February 23, 2024

Ironically, in order to observe the wound healing, the dressing had to be removed, which could hinder the healing process. However, an ingenious new bandage can continuously display the condition of a wound without the need for a power source.

The experimental dressing, developed by a team of scientists at the National University of Singapore, is called “PETAL” (phosphorusBattery-fr similar to apereYestyou AI enable MuItiplexed) sensor patch. Aside from the somewhat forced acronym, the bandage’s name refers to the fact that it looks (sort of) like a windmill.

The multilayer device consists of an underlying medical tape adhered to the skin around The wound’s middle “fluidic panel” layer contains microfluidic channels arranged in a five-petal flower pattern, and a top layer of breathable clear silicone.

A Closer Look at PETAL Dressings
A Closer Look at PETAL Dressings

National University of Singapore

When PETAL is applied to a wound, fluid from the wound is passively drawn through openings in the fluid panel and distributed into the five channels that form the petals.

Once the fluid reaches the chemical contained in the reservoirs at the end of each channel (different for each reservoir), the chemical reacts according to one of five “wound indicators” (temperature, pH, uric acid level, humidity , and the concentration of a metabolic waste product called trimethylamine.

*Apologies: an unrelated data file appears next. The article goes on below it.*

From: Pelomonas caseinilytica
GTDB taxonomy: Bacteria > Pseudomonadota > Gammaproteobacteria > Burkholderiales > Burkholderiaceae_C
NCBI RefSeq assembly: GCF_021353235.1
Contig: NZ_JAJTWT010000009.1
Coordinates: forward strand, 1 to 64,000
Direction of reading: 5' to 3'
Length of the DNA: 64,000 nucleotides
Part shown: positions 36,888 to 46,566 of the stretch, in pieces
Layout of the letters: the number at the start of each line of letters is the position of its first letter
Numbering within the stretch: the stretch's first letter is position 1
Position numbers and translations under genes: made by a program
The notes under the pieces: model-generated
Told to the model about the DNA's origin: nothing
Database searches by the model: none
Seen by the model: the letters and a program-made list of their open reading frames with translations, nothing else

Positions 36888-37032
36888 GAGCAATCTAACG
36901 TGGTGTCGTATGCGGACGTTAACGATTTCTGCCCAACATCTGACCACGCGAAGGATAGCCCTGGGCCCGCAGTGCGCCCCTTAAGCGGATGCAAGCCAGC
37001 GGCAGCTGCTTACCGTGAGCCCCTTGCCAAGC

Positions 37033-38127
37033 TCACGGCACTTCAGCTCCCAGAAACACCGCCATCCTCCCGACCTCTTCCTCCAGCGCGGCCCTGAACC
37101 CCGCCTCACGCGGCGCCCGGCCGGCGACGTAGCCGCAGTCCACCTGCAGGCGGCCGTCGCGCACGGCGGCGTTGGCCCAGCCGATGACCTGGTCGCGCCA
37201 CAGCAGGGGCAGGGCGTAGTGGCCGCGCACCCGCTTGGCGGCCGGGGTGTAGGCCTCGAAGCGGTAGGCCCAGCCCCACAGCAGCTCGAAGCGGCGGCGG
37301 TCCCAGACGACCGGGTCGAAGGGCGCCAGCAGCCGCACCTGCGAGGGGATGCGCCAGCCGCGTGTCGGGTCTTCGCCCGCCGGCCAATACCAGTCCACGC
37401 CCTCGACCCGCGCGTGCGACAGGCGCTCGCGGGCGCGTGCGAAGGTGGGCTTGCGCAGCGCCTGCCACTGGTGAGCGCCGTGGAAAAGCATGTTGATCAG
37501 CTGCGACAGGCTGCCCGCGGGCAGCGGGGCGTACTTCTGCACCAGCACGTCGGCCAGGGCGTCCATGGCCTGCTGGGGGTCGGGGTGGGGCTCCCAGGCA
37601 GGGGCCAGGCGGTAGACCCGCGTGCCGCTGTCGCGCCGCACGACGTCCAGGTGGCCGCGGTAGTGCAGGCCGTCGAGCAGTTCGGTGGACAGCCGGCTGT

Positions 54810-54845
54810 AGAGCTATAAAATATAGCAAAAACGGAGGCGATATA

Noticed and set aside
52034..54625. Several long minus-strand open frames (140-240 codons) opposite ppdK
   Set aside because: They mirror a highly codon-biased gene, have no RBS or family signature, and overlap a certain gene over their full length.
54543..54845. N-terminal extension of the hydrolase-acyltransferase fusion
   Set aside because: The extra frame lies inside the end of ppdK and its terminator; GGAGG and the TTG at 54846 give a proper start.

By taking a picture of PETAL with a smartphone and then analyzing the color of the reservoir in that picture using an artificial intelligence-based app, the current state of the wound can be assessed without removing the dressing. In tests on mice, the technology was shown to be 97 percent accurate in distinguishing healing from non-healing chronic and burn wounds.

“The paper-based PETAL sensor patch we designed is thin, flexible and biocompatible, allowing it to be easily and safely integrated with wound dressings for biomarker detection,” said lead scientist Xiaodi Su, Ph.D. “Thus, we can use this convenient sensor patch for rapid and low-cost wound care management in lay medical settings such as hospitals and even at home.”

A paper on the research was recently published in the journal scientific progress.

source: National University of Singapore